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This article was published on January 20, 2016

Meet Hyper, an actually helpful smart travel assistant

Meet Hyper, an actually helpful smart travel assistant
Lauren Hockenson
Story by

Lauren Hockenson


Lauren is a reporter for The Next Web, based in San Francisco. She covers the key players that make the tech ecosystem what it is right now. Lauren is a reporter for The Next Web, based in San Francisco. She covers the key players that make the tech ecosystem what it is right now. She also has a folder full of dog GIFs and uses them liberally on Twitter at @lhockenson.

Although we’d like to believe that, in 2016, we can leave it all up to the bots, we’re still not quite there yet. Sure, with assistants like Siri and Cortana getting smarter with each new release, and breakthroughs coming from places like Slack and Facebook, there are still a lot of individual cases that can’t be perfectly automated.

Travel is one of them. The nuances of flying and booking hotels should have enough data to be automatic, yet bots can’t directly interpret the nuances — say, connection times in large airports or finding hotels with specific criteria. This problem is compounded when travel must be booked for more than one person, across more than one city, or involving travel or accommodations.

That’s what makes Hyper, available for iOS, so interesting. Presented as a text-based smart assistant designed to tackle corporate booking and travel, the AI involved is just the tip of the iceberg. Hyper is actually a full-fledged travel agency that uses human operators to train the bot on specific decision-making, and step in when needed to help with any last-minute disasters.

“If you were to do a full set of bookings for your itinerary, you have to hop around destinations online, and if you care about pricing, you’ll be going to even more websites,” Minqi Jiang, cofounder at Hyper told TNW. “Instead, Hyper lets you send a single a message, and it boils down the complexity into one request.”


The key to Hyper is curation. Rather than looking through vast lists of data, users are presented with limited options based on their criteria, as well as recommendations from the bot’s training and travel operators. Using natural language, the bot can create complex itineraries and also do things on the fly like rescheduling entire trips, depending on how much you pay for the service. The human on the backend then approves those lists, and also adds options to help provide ideal itineraries.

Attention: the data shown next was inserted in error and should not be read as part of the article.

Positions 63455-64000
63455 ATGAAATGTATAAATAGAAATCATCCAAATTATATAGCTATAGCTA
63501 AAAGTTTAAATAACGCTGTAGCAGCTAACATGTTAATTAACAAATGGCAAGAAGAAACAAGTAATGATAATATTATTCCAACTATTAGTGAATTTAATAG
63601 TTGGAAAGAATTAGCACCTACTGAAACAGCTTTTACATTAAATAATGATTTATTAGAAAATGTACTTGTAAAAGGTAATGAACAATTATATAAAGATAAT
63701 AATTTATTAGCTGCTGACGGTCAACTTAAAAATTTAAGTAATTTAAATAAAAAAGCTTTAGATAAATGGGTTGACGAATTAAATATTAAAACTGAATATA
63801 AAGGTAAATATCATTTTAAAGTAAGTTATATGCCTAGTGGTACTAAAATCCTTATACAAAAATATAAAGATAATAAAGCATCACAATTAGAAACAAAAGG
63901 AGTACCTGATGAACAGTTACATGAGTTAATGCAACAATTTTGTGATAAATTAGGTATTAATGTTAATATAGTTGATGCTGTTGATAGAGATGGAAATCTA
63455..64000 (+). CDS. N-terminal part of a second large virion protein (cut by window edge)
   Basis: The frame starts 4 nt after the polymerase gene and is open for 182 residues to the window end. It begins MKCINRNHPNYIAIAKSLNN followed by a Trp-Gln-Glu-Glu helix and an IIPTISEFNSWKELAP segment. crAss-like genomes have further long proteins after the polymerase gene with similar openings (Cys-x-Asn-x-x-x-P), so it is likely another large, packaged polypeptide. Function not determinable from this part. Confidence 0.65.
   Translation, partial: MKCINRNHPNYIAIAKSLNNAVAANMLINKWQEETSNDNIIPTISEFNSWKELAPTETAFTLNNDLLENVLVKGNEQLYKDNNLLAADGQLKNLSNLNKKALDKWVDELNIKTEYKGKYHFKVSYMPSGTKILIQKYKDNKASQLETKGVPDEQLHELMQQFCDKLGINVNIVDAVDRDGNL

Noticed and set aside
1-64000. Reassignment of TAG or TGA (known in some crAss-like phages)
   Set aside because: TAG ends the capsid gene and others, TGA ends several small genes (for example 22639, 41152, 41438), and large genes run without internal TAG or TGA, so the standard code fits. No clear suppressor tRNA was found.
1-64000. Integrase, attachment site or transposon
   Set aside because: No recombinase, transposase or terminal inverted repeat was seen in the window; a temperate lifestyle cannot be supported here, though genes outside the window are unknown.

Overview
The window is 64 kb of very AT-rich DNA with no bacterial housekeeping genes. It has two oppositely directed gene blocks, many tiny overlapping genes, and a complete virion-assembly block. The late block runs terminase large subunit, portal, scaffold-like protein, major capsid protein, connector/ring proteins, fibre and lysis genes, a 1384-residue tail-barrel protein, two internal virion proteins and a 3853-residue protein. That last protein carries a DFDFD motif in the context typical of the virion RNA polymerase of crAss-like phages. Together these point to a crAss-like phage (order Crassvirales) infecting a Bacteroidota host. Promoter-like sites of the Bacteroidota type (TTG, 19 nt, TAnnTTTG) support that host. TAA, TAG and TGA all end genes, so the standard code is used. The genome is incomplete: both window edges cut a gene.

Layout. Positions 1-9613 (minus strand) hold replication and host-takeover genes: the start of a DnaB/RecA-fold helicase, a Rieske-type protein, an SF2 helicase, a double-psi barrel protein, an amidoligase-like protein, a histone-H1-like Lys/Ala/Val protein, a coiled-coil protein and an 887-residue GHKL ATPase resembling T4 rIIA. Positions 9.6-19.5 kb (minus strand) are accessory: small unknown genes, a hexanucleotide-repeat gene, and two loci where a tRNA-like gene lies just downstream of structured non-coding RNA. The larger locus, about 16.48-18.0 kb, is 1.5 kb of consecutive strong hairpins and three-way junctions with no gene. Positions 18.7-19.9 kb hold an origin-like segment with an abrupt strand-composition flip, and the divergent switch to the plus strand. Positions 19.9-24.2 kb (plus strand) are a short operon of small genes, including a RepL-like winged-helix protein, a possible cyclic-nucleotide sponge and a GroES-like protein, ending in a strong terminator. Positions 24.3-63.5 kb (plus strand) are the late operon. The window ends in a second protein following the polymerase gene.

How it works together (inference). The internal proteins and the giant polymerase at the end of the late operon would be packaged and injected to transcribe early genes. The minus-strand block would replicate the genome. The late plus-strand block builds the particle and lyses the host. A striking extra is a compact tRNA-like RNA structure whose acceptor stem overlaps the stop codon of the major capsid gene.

“There’s a very subtle but very real experience people want to have, which is they want to feel empathy,” Peter Zakin, co-founder of Hyper, explained. “A bot doesn’t care if you’re late for a flight and you miss a celebration with your significant other. But a human does.”

While Hyper can be used individually (and for free), it’s designed to shine on the corporate and enterprise level. Currently, the $20 pro tier allows users to access Hyper’s 24/7 capabilities, designed specifically to work with heavy business travelers who may need to access their itineraries in tough time zones. There’s also a business tier, at $25 per user per month, that includes all of that plus advanced reporting and expense integration.

“Having all of that stuff spelled out in front of you in a text message thread, it’s a much better experience,” Jiang said. “If I’m a consultant and I make $200 an hour, and I have to schedule flights and hotels over the phone, that’s a huge opportunity cost. If I do it over text, I can send a text, work with clients, and then confirm with a single tap.”


Although the main focus is growth, Zakin said that Hyper will also be working hard to make the human/AI interactions even more sophisticated, to provide for better customer service in the longterm. The team is also considering integrations with other apps, so don’t discount plug-ins or desktop tools.

“For big ones like Slack, that’s definitely on our target horizon,” Zakin added.

Hyper is available today, for free, in the iOS app store.

Hyper [iTunes]